[38] 2402.19309

Closed-loop training of static output feedback neural network controllers for large systems: A distillation case study

The online implementation of model predictive control for constrained multivariate systems has two main disadvantages: it requires an estimate of the entire model state and an optimisation problem must be solved online. These issues have typically been treated separately. This work proposes an integrated approach for the offline training of an output feedback neural network controller in closed loop. Online this neural network controller computers the plant inputs cheaply using noisy measurements. In addition, the controller can be trained to only make use of certain predefined measurements. Further, a heuristic approach is proposed to perform the automatic selection of important measurements. The proposed method is demonstrated by extensive simulations using a non-linear distillation column model of 50 states.

[39] 2402.19387

SeD: Semantic-Aware Discriminator for Image Super-Resolution

Generative Adversarial Networks (GANs) have been widely used to recover vivid textures in image super-resolution (SR) tasks. In particular, one discriminator is utilized to enable the SR network to learn the distribution of real-world high-quality images in an adversarial training manner. However, the distribution learning is overly coarse-grained, which is susceptible to virtual textures and causes counter-intuitive generation results. To mitigate this, we propose the simple and effective Semantic-aware Discriminator (denoted as SeD), which encourages the SR network to learn the fine-grained distributions by introducing the semantics of images as a condition. Concretely, we aim to excavate the semantics of images from a well-trained semantic extractor. Under different semantics, the discriminator is able to distinguish the real-fake images individually and adaptively, which guides the SR network to learn the more fine-grained semantic-aware textures. To obtain accurate and abundant semantics, we take full advantage of recently popular pretrained vision models (PVMs) with extensive datasets, and then incorporate its semantic features into the discriminator through a well-designed spatial cross-attention module. In this way, our proposed semantic-aware discriminator empowered the SR network to produce more photo-realistic and pleasing images. Extensive experiments on two typical tasks, i.e., SR and Real SR have demonstrated the effectiveness of our proposed methods.

[40] 2402.19470

Towards Generalizable Tumor Synthesis

Tumor synthesis enables the creation of artificial tumors in medical images, facilitating the training of AI models for tumor detection and segmentation. However, success in tumor synthesis hinges on creating visually realistic tumors that are generalizable across multiple organs and, furthermore, the resulting AI models being capable of detecting real tumors in images sourced from different domains (e.g., hospitals). This paper made a progressive stride toward generalizable tumor synthesis by leveraging a critical observation: early-stage tumors (< 2cm) tend to have similar imaging characteristics in computed tomography (CT), whether they originate in the liver, pancreas, or kidneys. We have ascertained that generative AI models, e.g., Diffusion Models, can create realistic tumors generalized to a range of organs even when trained on a limited number of tumor examples from only one organ. Moreover, we have shown that AI models trained on these synthetic tumors can be generalized to detect and segment real tumors from CT volumes, encompassing a broad spectrum of patient demographics, imaging protocols, and healthcare facilities.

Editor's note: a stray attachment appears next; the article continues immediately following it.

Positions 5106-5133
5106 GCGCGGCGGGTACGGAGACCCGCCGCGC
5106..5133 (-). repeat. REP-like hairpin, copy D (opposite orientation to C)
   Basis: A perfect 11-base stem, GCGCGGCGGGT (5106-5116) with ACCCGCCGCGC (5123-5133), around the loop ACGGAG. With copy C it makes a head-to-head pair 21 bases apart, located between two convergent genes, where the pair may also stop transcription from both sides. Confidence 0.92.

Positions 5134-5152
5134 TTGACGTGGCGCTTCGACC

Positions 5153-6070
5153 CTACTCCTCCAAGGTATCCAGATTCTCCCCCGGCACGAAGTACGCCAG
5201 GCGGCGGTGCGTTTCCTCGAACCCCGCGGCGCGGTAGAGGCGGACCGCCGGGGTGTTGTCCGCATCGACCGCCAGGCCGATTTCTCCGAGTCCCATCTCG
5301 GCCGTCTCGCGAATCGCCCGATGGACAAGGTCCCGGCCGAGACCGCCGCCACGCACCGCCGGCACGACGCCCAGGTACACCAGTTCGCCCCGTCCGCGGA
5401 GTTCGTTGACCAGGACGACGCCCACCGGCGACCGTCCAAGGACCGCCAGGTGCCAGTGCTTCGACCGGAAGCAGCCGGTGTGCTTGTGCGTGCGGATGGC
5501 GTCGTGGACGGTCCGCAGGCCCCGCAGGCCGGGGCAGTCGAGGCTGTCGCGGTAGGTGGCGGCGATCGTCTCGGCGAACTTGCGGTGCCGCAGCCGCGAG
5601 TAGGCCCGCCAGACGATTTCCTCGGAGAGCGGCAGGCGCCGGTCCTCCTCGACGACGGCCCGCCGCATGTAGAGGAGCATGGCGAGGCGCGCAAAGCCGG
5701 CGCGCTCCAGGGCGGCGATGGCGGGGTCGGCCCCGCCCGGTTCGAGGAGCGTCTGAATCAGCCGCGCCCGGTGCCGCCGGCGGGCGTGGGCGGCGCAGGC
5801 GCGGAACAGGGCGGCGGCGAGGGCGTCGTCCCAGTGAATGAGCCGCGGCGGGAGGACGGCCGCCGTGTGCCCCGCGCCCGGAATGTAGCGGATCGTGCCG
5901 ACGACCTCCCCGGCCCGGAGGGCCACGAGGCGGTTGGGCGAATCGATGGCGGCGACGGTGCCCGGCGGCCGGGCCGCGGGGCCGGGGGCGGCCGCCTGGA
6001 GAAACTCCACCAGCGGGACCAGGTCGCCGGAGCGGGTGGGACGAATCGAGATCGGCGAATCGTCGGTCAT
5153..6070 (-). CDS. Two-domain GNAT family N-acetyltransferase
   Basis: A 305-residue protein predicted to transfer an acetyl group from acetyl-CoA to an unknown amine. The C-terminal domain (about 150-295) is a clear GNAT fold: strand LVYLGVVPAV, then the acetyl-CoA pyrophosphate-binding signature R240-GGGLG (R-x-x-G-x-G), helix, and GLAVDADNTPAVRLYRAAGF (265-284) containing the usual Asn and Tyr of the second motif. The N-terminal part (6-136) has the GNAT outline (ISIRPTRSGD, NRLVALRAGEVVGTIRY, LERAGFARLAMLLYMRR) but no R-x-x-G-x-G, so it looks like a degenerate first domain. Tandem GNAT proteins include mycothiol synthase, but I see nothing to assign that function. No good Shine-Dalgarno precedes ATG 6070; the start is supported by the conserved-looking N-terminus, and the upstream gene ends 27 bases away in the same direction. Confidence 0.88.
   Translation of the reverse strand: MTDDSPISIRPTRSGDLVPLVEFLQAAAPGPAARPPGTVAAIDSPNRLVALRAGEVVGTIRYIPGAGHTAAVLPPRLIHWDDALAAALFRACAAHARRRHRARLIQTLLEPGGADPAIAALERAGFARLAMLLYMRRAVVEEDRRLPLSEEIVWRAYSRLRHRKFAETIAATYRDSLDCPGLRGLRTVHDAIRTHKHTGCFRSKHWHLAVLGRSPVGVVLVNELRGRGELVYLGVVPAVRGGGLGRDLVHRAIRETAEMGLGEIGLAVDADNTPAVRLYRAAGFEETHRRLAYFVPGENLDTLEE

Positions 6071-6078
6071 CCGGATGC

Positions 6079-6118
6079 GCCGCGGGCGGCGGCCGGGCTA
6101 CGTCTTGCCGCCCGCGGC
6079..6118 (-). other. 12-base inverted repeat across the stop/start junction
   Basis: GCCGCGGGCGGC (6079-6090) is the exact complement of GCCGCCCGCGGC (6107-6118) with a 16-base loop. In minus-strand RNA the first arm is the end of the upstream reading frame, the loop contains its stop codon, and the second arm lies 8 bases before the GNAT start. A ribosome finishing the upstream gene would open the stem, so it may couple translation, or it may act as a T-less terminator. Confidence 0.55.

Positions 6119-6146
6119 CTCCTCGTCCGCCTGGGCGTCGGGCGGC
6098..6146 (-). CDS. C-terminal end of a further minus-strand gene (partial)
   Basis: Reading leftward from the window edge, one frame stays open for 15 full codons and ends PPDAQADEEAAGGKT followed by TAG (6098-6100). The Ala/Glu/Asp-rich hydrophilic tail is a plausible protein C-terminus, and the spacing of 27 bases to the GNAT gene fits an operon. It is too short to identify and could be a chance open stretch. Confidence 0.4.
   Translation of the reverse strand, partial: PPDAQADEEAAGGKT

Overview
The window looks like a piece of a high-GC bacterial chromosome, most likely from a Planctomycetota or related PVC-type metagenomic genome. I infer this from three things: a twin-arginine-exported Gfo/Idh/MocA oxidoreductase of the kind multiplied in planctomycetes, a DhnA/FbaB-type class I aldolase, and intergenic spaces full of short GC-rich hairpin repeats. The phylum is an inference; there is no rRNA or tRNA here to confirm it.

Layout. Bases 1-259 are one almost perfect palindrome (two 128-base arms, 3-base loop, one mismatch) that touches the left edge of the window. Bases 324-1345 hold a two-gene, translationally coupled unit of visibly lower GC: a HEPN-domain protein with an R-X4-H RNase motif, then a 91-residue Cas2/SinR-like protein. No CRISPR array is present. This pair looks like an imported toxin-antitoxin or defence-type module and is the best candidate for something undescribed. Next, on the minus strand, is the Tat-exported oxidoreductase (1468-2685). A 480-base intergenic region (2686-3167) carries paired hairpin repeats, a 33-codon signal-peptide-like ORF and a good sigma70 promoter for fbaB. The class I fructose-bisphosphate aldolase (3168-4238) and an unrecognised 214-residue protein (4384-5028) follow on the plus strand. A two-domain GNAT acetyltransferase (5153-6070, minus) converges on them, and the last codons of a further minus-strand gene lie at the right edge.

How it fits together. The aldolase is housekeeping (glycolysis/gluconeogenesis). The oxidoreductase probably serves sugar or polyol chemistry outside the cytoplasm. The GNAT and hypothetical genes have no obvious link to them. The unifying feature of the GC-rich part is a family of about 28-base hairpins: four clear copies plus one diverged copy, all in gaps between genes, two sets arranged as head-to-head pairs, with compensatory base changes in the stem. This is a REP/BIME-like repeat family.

[41] 2402.18579

Wilcoxon Nonparametric CFAR Scheme for Ship Detection in SAR Image

The parametric constant false alarm rate (CFAR) detection algorithms which are based on various statistical distributions, such as Gaussian, Gamma, Weibull, log-normal, G0 distribution, alpha-stable distribution, etc, are most widely used to detect the ship targets in SAR image at present. However, the clutter background in SAR images is complicated and variable. When the actual clutter background deviates from the assumed statistical distribution, the performance of the parametric CFAR detector will deteriorate. In addition to the parametric CFAR schemes, there is another class of nonparametric CFAR detectors which can maintain a constant false alarm rate for the target detection without the assumption of a known clutter distribution. In this work, the Wilcoxon nonparametric CFAR scheme for ship detection in SAR image is proposed and analyzed, and a closed form of the false alarm rate for the Wilcoxon nonparametric detector to determine the decision threshold is presented. By comparison with several typical parametric CFAR schemes on Radarsat-2, ICEYE-X6 and Gaofen-3 SAR images, the robustness of the Wilcoxon nonparametric detector to maintain a good false alarm performance in different detection backgrounds is revealed, and its detection performance for the weak ship in rough sea surface is improved to some extent. Moreover, the Wilcoxon nonparametric detector can suppress the false alarms resulting from the sidelobes at some degree and its detection speed is fast.

[42] 2402.18630

GNSS Positioning using Cost Function Regulated Multilateration and Graph Neural Networks